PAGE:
Evansville, IN – Award-winning artist Heather Landry is extremely active in the local art scene, recently helping to organize the wildly successful 2nd annual Franklin Street Earth Day Art Crawl. Her work has been featured in numerous local shows and galleries including the Bower-Suhrheinrich Foundation Gallery and a solo show at PG Gallery and Cafe, and her light-hearted autobiographical comic “Things Fall Apart” appeared in the local entertainment magazine News4U from 2004-2008. An active member of the Arts Council of Doom, a local counter-culture art movement, Landry is exploring darker themes with The killing of Dreams.
“Most of my artwork is based on my own dreams and this comic is no exception,” says Landry, who goes by Sandpaperdaisy online. “The killing of Dreams began with a nightmare I woke up from one morning in 2006. Now almost a decade later, I’ve finally been able to realize my dream in concrete form and offer it to others.”
The comic preserves its nightmarish feeling through the use of limited colors and heavy shadows, a stylized “painterly” approach and a closed-set feel leaving the reader feeling uneasily trapped with the disturbing events unfolding before their eyes. The story centers around two girls, Claire and Else, who find their tenuous relationship threatened by deadly forces beyond their comprehension.
Landry is new to publishing and her humorous article “Everything I did wrong when I tried to make a digital comic file” offers an unblushing perspective–as well as helpful pointers–to anyone interested in the rigors of self-publishing in the digital age. This article as well as information on her new book and all her other shows and projects can be seen at http://sandpaperdaisy.com. Right now Landry is finishing a new project to debut at Cincy Comicon, coming up this September 5-7. After that she will be working on several new comic projects including Dog Street, a compilation thematically centered around childhood and the horrifying and nonsensical wonderland associated with it. Her published comic short The Ruby Machine will appear in this compilation and is available to read online.
You can also find Landry on Twitter as @sandpaperdaisy and on Facebook at http://www.facebook.com/SandpaperdaisyArt
As promised! Wow, where to begin.
First off I will start off by saying this is referring to creating a .mobi file with the Kindle Comic Creator to be used as a kindle book for sale on Amazon. I made digital files for Comixology and IndyPlanet as well, but all that involved was sending them a .zip file of nice huge .tiff images and they do they rest!
…not so with Kindle.
Now, before I dive in to the comedy of errors that has been my past two days, let me share some links:
- Amazon’s user guide for Kindle Comic Creator
- Formatting your comic book for online stores: the DIY version by Nicolas Dedual
- How to Make Digital Comics Part 2 (Page sizes and resolution) by Adam Greene
- A kindle forum thread with information on kindle comic formatting
And now on to my list of gaffes.
1) I tried to use Kindle Panel View.
Now, this might be a good idea for some comics. What I didn’t know is that if your comic needs to use double-page spreads (say you have splash images that take up 2 pages) YOU CAN’T DO THIS.
Other problems with Panel View: you have to manually drag to select all your panels because panel detect ONLY works if you have black bordered panels separated with a clean white gutter. If you have a black or dark gutter, or a background image behind your panels, or inset panels, forget it.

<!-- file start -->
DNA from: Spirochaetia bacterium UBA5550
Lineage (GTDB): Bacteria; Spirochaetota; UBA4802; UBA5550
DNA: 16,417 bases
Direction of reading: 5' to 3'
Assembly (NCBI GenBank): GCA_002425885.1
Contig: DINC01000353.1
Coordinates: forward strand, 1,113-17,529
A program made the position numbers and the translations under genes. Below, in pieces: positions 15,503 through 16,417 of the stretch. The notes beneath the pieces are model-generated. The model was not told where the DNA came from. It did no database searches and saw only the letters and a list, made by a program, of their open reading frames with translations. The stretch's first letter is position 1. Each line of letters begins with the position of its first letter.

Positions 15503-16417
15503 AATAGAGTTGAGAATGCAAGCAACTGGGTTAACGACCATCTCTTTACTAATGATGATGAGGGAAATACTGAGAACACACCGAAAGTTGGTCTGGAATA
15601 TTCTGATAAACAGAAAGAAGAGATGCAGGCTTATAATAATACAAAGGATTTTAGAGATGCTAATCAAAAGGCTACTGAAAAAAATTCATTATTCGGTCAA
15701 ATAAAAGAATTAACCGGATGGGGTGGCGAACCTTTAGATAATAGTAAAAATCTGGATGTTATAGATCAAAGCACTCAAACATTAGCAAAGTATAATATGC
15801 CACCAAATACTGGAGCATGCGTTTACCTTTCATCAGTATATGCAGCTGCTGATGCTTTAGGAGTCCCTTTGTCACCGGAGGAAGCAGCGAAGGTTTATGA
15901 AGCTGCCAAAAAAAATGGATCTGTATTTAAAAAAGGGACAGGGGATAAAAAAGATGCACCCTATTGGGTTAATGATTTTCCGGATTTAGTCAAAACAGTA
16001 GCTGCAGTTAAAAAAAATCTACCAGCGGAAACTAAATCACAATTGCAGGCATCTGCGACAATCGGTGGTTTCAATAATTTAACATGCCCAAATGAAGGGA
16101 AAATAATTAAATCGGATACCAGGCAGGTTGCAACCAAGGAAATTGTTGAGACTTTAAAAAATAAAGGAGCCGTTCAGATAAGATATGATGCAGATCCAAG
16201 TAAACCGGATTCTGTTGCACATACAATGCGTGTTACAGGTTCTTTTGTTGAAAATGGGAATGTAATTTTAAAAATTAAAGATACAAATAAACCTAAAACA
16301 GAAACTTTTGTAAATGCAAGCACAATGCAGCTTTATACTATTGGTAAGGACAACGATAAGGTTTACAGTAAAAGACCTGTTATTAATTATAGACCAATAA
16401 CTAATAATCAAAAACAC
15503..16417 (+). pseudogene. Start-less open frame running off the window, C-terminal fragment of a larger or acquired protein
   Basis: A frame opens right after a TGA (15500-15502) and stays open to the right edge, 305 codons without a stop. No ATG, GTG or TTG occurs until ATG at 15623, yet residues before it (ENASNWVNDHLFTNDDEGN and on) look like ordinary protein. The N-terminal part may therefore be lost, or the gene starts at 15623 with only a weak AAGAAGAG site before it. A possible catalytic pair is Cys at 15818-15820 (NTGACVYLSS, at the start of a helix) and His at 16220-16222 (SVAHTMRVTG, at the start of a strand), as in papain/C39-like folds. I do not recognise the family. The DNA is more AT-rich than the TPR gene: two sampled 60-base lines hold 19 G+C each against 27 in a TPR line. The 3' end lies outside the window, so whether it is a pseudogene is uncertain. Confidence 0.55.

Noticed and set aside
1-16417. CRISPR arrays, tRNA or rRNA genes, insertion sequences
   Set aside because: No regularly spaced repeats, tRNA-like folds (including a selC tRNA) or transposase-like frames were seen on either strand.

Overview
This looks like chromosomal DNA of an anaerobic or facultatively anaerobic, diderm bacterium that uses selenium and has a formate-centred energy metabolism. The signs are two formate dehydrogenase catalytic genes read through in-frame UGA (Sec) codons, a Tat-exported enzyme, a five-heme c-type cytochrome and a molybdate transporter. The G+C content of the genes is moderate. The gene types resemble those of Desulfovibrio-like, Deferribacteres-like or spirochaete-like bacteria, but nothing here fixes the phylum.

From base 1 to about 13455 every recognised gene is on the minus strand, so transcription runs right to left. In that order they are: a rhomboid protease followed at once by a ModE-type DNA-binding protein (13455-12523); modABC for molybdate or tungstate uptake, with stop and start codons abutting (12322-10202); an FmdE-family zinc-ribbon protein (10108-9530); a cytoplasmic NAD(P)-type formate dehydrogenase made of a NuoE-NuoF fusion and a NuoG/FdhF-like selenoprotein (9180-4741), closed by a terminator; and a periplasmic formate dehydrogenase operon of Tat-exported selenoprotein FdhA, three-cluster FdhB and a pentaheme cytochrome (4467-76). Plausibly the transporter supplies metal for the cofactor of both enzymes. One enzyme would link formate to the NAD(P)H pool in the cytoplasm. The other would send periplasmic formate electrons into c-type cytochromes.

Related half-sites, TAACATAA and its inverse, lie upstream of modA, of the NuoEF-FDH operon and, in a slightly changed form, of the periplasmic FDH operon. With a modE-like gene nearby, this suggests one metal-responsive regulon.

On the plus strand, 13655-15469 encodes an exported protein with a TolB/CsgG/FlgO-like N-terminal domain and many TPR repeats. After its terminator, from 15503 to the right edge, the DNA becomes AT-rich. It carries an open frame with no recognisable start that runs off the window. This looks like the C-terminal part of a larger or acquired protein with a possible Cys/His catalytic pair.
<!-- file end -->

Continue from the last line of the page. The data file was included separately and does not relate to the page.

Worse yet was the dragging functionality for selection: After selecting my panels I had to then go back and re-drag to specify the “zoom” area of every single panel. So I had to do the same thing twice, for every panel…otherwise when someone used Panel View they would get tiny little arbitrary slices of each panel and that was it.
And if that weren’t bad enough, it’s incredibly hard to drag those panels in the first place…they constantly keep snapping back into place if you don’t click outside them in the exact right way, and half the time it won’t even let you drag at all anyway because the drag area is so incredibly small. My wrists after a 42 page comic are SHOT.
2) God help you if you need to change Panel View on/off after you’ve started.
Because…you can’t! You’d better darn well know whether you want to do Panel View or Double Page Spreads (and remember this is EITHER/OR) before you start. If you end up having to change this, you get to start a whole new file! Lucky you! (Lucky me after I found out you can’t have double page spreads with Panel View.)
3) FILE SIZE
Turns out that even though you’re technically allowed to use PNG and TIFF files for your images…no. No, it must be JPG/JPEG and only JPG. Because your images can only be 800kb or smaller and your mobi file had better darn well be under 50mb if you don’t want Amazon to slap a big ugly (well it’s not big I guess, but it looks scary and foreboding) warning on your sales page saying “Due to large file size, this book may take longer than usual to download.” YUCK!
Worse, for those of you selling a comic for $1.99, you can’t do this unless it’s 50mb or less. (I’ve also heard that $0.99 books must be 3mb or less.)
The only way to achieve this is pretty much to use JPGs. I, of course, tried non-lossy file formats like TIFF and PNG first…can you say 2GB file??
4) …Except the cover file is different!!
Yes, the cover file and only the cover file can be larger in dimension than all your comic page files…and you actually NEED to use the dimensions they give you [1563×2500] because otherwise it’ll look all jacked up on the device. Well la~de~dah!! …at least you can update the cover image without making a new .mobi file, but I suspect you have to delete the old cover image from your folder or it may refuse to keep the update.
5) How in heck do I get my double page spread???
After I was on my second or seventh or eightieth new mobi file (had to remove panel view, then had to reduce the size of individual pages) I did the whole “double page spread” thing and thought I had it made. But when I went to preview it, it was still in portrait only displaying single pages!! Now, to go back a bit, when you start making your file in Kindle Comic Creator, you have to pick Portrait, Landscape, or Unlocked. …except, no matter what you say, you have to pick Unlocked if you want your double-page spread to work at all.